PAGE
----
The Risk of DIY Planning

The Cost of a Do-It-Yourself Will

by Rania Combs

I have written before about the risks of do-it-yourself estate planning and explained how people who use do-it-yourself solutions end up with a false sense of security. They create documents that they believe will address their needs but wind up being ineffective and ultimately more costly than what an attorney would have charged to draft a simple Will.

Wills that Do Not Contain Residuary Clauses Can Be Problematic

A recent case out of Florida illustrates the potential problems that can arise. It involves a Will written by Ann Aldrich, who wrote her final wishes on an “E-Z Legal Form” rather than seeking the assistance of an attorney. The Will directed that the following listed possessions pass to her sister:

  1. House, contents, lot at 150 SW Garden Street, Keystone Heights FL 32656A;
  2. Fidelity Rollover IRA 162–583405 (800–544–6565);
  3. United Defense Life Insurance (800–247–2196);
  4. Automobile Chevy Tracker, 2CNBE 13c916952909; and
  5. All bank accounts at M & S Bank 2226448, 264679, 0900020314 (352–473–7275).

It directed that her brother, James Michael Aldrich, should inherit the listed property if her sister predeceased her.  The Will did not contain a residuary clause disposing of assets not specifically addressed by the Will.

Several years after Ms. Aldrich signed her Will, her sister died and named Ms. Aldrich as her beneficiary. Ms. Aldrich inherited some land and $122,000 in cash, which she deposited in a new investment account rather than in her existing bank account at M & S Bank; however, Ms. Aldrich never revised her Will to dispose of the property she inherited from her sister.

After Ms. Aldrich died, the probate court appointed her brother, James, as personal representative of her estate. He asked the probate court to determine who would inherit the property Ms. Aldrich acquired from her sister since her Will made no provisions for them.

Property Not Addressed in a Will Passes Though Intestacy

James argued that he should inherit the property; however, Ms. Aldrich’s nieces, the children of a brother who had predeceased her, claimed an interest in it. They argued that the property Ms. Aldrich inherited from her sister should pass according to Florida’s intestacy statutes because they were not specifically addressed in the Will and the Will did not contain a residuary clause.

The case was tried and appealed all the way up to the Florida Supreme Court. After analyzing Florida’s laws, the Florida Supreme Court ruled in favor of Ms. Aldrich’s nieces. It decided that the land and cash Ms. Aldrich had inherited would pass according to the state’s intestacy statutes. This resulted in her nieces inheriting part of her estate even though Ms. Aldrich had made no provisions for them in her Will and had apparently intended for all her worldly possessions to pass to her surviving brother.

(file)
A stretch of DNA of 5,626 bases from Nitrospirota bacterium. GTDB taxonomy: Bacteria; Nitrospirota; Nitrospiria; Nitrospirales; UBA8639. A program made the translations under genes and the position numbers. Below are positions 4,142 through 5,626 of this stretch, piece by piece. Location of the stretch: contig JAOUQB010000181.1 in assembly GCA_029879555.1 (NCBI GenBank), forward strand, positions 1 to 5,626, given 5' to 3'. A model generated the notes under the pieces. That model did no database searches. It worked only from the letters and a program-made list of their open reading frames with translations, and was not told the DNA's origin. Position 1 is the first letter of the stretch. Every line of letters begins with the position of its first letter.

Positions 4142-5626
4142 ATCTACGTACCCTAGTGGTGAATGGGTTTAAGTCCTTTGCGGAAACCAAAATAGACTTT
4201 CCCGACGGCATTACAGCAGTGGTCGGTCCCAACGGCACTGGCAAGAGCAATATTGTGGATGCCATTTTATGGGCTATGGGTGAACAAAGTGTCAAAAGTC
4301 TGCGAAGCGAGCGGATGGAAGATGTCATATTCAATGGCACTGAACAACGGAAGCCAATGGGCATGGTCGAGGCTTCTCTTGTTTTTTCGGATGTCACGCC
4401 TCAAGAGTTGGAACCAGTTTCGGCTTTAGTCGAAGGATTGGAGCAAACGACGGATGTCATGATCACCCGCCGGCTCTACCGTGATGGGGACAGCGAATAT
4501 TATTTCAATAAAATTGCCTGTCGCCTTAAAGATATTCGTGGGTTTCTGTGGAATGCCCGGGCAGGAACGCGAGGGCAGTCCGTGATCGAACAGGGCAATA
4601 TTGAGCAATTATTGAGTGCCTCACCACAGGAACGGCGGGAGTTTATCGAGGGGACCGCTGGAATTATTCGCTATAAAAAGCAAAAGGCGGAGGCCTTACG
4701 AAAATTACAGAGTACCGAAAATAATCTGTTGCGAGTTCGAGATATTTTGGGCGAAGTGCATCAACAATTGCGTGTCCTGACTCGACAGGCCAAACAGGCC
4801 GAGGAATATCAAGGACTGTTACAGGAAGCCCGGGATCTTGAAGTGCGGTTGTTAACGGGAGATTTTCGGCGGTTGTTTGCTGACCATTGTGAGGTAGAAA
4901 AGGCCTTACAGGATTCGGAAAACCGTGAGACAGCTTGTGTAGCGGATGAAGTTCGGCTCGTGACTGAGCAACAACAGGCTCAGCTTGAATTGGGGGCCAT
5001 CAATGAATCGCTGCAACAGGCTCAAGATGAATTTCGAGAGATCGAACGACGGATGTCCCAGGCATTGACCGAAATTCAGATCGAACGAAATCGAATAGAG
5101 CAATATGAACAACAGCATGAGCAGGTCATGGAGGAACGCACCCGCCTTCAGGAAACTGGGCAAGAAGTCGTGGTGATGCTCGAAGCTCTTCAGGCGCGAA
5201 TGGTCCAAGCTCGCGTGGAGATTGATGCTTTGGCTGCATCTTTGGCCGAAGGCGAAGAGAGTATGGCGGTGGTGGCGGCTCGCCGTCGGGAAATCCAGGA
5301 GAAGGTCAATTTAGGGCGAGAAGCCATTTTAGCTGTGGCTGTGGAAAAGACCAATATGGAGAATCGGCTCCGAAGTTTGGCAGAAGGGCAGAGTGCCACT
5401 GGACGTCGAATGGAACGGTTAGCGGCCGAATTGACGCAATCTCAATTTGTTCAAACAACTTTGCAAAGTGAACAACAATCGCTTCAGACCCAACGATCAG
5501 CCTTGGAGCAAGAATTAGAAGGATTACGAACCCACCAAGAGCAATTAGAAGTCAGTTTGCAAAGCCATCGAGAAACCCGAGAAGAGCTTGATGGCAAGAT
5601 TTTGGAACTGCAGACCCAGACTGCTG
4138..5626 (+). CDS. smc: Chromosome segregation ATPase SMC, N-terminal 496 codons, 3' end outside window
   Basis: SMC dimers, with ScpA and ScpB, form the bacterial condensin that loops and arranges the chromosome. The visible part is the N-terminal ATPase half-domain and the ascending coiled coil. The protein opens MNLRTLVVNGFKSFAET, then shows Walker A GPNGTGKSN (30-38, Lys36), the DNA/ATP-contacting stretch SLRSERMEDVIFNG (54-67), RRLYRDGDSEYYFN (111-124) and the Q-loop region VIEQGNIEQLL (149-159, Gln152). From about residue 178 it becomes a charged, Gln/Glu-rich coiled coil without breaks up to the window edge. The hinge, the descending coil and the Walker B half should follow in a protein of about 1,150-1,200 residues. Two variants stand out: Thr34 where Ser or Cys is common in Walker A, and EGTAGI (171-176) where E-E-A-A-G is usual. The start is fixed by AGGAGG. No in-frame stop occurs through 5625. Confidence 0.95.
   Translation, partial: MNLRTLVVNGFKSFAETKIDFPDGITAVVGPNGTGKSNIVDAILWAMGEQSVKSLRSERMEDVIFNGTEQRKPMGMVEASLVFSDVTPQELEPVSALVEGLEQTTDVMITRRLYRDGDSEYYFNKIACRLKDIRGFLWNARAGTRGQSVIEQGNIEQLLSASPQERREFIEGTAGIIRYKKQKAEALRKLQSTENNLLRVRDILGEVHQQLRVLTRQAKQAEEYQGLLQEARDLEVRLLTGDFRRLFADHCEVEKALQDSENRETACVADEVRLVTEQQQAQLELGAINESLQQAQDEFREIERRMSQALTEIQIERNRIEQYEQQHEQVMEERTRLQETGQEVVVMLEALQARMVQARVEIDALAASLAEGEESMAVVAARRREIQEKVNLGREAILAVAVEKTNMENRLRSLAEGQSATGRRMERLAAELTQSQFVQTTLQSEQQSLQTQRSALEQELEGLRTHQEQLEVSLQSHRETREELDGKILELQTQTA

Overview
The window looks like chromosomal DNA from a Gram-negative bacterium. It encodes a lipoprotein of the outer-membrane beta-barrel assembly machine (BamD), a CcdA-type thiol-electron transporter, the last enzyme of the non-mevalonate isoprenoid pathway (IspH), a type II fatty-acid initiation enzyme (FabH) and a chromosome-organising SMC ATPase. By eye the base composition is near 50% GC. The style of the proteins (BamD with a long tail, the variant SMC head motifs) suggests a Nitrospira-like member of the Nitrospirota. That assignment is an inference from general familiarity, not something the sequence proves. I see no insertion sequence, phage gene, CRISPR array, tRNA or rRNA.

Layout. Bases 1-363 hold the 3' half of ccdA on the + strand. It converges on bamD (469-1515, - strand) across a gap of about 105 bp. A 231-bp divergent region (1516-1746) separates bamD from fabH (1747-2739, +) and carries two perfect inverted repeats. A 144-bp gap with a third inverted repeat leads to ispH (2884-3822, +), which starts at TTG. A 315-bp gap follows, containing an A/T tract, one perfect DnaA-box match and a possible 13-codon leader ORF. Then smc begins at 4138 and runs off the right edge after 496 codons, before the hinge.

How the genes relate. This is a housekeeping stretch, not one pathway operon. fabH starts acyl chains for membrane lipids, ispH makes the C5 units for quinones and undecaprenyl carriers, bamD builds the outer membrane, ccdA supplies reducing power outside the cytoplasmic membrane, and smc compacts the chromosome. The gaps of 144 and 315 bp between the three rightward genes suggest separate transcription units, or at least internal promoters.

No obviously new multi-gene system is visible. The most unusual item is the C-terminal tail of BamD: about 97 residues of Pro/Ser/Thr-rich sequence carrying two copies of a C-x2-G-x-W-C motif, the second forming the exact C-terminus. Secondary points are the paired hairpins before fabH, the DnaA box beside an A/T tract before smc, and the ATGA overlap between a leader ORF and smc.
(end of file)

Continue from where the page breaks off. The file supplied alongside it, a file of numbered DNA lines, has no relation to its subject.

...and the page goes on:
Although do-it-yourself Wills are inexpensive, the ultimate cost of this E-Z Legal Form was far greater than any attorney would have charged to advise Ms. Aldrich and draft a simple Will customized to address her specific legal needs. Litigating and appealing the case all the way to the Florida Supreme Court likely cost thousands, if not tens of thousands, of dollars in legal fees.

What may have been a penny-wise solution, was ultimately very pound-foolish.

About Rania

Rania graduated magna cum laude from South Texas College of Law Houston and is the founder of Rania Combs Law, PLLC. She has been licensed to practice law since 1994 and enjoys helping clients in Texas and North Carolina create estate plans that give them peace of mind.

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  1. Dangers of Do-It-Yourself Estate Planning in Maryland | Montefusco Estate Planning

    June 25, 2014 at 9:19pm

    […] And mistakes happen. Like the millionaire who tried to save money and failed to use his tax exemption. Or the father accidentally leaving $400,000 to his son he tried to disinherit. Or accidentally disinheriting a child. Or thousands of dollars spent by family members on litigation over an ambiguous will. […]